July 3, 2015

Re-posting "Spinning, Cycling’s Medicine"

I'm re-posting "Spinning, Cycling’s Medicine" from my August 23, 2013 post. I was the speaker last week at a Parkinson's Support Group meeting and talked about Yoga and it's benefits. I also talked about this study being done on spinning for Parkinson's and how I noticed similar benefits with my Multiple Sclerosis. I gave them my website and wanted to re-post to make it easy for them to locate the post as well as share with others.

Happy & Healthy,
Yoga Chuck


Spinning, Cycling’s Medicine:
Spinning on a bike is great medicine whether you’re on the road or a stationary bike. I’m not talking about a spinning class although it is part of the class and yes those classes are good for you. This blog shows amazing benefits for spinning, especially if you have a neurological disorder. Even if you don’t read any further watching this video is a must. Click watch on You Tube when it comes up.

First what is spinning? Spinning is revolutions of the the pedals or cadence. The healthy cadence I’m talking about is with light resistance and high revolutions.

To get the most health benefit from spinning your RPM (revolutions per minute) should be about 90-95 RPM. This is also the the RPM the body is most efficient at. Most cyclists  pedal at a cadence of 75-95 RPM. To calculate your RPMs count one leg revolving each complete circle. So for example count for 15 seconds and multiply by 4. Also you can buy a bike computer that shows your cadence for as low as $30. I live by this when riding.

As the above video shows they are on a tandem and being forced into the higher cadence. Obviously this is not an option for most of us, so take your time and start out slow, getting the body used to the riding mechanics and building some endurance with comfort. Over time start working on increasing your cadence, you may never reach 90 RPM but the way I see it 60 RPM is better than 0 RPM. Remember use as little resistance as possible when starting out so you’re able to spin without pushing much resistance (big gear) so the focus is on your RPMs.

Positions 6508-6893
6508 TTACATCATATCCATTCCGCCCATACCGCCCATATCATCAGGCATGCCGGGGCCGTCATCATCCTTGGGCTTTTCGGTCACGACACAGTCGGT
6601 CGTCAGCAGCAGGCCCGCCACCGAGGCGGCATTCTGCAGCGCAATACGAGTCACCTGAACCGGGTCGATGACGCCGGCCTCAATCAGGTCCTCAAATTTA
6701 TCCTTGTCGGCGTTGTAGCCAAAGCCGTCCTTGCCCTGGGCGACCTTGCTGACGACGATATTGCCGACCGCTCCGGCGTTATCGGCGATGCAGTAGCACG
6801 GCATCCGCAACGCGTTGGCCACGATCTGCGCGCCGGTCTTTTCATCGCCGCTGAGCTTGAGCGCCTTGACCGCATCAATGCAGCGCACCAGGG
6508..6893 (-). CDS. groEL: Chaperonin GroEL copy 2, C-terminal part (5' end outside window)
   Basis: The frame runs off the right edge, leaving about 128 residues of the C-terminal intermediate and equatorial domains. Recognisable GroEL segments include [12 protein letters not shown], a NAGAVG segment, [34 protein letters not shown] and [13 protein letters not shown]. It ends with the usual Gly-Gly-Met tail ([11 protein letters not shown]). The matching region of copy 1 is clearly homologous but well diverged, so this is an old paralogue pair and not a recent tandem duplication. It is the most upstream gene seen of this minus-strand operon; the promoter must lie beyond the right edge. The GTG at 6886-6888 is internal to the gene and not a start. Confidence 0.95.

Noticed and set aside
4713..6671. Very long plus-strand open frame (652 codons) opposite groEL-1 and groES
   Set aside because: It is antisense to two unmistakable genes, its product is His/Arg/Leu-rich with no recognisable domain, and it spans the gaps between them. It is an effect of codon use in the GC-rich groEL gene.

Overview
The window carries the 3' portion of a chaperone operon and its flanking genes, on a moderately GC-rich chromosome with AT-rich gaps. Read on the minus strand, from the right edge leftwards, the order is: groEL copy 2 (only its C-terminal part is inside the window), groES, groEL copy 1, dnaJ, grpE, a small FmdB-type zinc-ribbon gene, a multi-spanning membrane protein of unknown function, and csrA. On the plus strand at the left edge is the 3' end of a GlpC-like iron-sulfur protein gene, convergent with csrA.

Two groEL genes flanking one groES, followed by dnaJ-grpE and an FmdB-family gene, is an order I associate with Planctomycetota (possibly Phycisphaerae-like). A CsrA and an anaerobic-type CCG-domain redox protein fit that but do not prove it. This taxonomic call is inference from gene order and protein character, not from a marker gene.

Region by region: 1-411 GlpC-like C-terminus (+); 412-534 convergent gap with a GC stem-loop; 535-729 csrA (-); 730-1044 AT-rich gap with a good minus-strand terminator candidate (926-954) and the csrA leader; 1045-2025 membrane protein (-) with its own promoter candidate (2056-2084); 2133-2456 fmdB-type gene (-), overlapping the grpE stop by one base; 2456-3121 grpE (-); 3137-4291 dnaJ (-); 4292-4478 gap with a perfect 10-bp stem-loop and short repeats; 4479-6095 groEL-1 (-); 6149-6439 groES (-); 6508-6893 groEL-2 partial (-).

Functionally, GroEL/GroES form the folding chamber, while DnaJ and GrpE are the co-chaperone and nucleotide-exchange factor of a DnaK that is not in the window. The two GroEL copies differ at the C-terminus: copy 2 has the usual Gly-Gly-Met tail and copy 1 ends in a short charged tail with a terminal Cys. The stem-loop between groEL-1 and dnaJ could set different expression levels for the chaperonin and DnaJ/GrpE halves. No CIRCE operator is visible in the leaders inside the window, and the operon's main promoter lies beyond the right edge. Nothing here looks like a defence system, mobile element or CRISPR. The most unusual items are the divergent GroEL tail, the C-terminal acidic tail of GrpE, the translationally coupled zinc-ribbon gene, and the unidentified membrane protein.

When I ride outside or on a spinner the cadence is what I focus on the most, if I’ve got my cadence at 90-95 RPM everything else takes care of itself.

When climbing hills, riding in town or other situations that you need your attention for safety put the cadence on the back burner. Use common sense when to decide if it is safe to be watching your RPM.

The health benefits of spinning: burns fat, strengthens the heart, tones muscles,  increases endurance, works the core, coordination, reduces stress,…

The main benefit of this spinning blog is to shed light on what it can do for you if you have a neurological disorder like Parkinson,  Multiple Sclerosis,.. If you have not watched the video at the top of the blog please do.

Multiple Sclerosis is a chronic, often disabling disease that attacks the central nervous system (CNS). When I was at my worst I couldn’t ride bike but when I was able I got back on a trainer and started slow working my way back to spinning. Every time I got off the bike all my physical disabilities were gone for several hours. The dropped leg, electric shock as well as depression were like they never existed.

So what does spinning have to do with Yoga. Well everything has something to do with Yoga but here are a few pointers when riding your bike. Cycling helps improve our posture by the use of stabilizer muscles found in your trunk, hips and shoulders. Improvement by strengthening these muscles helps to enhance our posture. As you can see in the video below that my spine is elongated lengthening forward not rounding and my head is an extension of the spine. Alignment when standing with the hips over the pedals that directs more direct weight to the pedals. Also notice the knees being close to the center line which also lines up the feet, knees, thighs on up into the hips all healthy for the body and cycling is a none impact exercise.

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